In 1920, the Winton Club of Winchester ran its very first cabaret to help support Winchester Hospital. Today, the organization will hit a milestone as #100 debuts on Jan. 28 at Winchester’s Town Hall. Called “Uncorked,” it will celebrate 100 years of memories and moments.
Why a cabaret? As Winton Club President Margaret Bertochi noted, “as the hospital expanded, the Winton Club wanted to expand its fundraising efforts and wanted to put on a cabaret show as an alternative and it stuck.”
While the cabaret hasn’t run every year - there was no show in 1944 due to World War II - the long-running tradition managed to reach 100 shows in 100 years thanks to a double edition of the cabaret in 1942. By 1945, the show officially became an annual tradition.
In 1924, the Winton Club began naming each show calling the first “Rainbow Review.” Each year, the president chooses someone or someones to chair or co-chair the event. The chair or chairs then choose the name, theme and style of each show.
While it may seem strange to have the biggest fundraising event of the year for the hospital in the dead of winter, Bertochi said it helps to break up the season. Amazingly, Bertochi, along with this year’s co-chairs Gayle O’Grady and Phyllis Gleason could only remember one time when the weather forced a cancellation. Back in 2015, a blizzard forced the Winton Club to cancel one night’s showing. This isn’t to say the weather hasn’t played a role; in some instances attendees come to the cabaret on skis and sometimes the weather causes cast members to miss out.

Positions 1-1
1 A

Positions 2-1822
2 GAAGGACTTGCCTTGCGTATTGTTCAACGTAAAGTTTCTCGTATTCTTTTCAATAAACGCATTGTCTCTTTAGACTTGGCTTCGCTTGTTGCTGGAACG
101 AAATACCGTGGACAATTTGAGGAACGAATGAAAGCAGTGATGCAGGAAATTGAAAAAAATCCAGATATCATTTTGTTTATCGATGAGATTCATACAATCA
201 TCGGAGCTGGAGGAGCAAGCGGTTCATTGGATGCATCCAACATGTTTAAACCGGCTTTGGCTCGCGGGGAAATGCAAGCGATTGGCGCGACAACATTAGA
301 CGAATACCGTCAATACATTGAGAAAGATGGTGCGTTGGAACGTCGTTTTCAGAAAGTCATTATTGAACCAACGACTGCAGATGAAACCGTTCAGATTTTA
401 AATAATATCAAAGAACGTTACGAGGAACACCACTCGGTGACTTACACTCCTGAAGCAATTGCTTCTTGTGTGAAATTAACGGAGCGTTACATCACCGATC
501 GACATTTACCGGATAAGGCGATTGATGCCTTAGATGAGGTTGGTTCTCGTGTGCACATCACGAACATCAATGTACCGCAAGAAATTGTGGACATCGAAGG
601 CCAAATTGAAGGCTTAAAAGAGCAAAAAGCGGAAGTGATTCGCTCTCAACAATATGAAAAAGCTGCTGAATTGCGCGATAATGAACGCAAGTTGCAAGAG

But that’s a couple minor inconveniences in what has largely been 100 amazing years.
Wars, depressions, recessions, everything changes except the Winton Club’s annual cabaret. Well, technically, the show changed, too, because on two occasions it left the cozy confines of the Town Hall auditorium for the McCall Middle School due to Town Hall renovations. In 100 years, though, that seems rather impressive. (Note: one year the pipes froze at Town Hall and rehearsals had to be done with winter hats on.)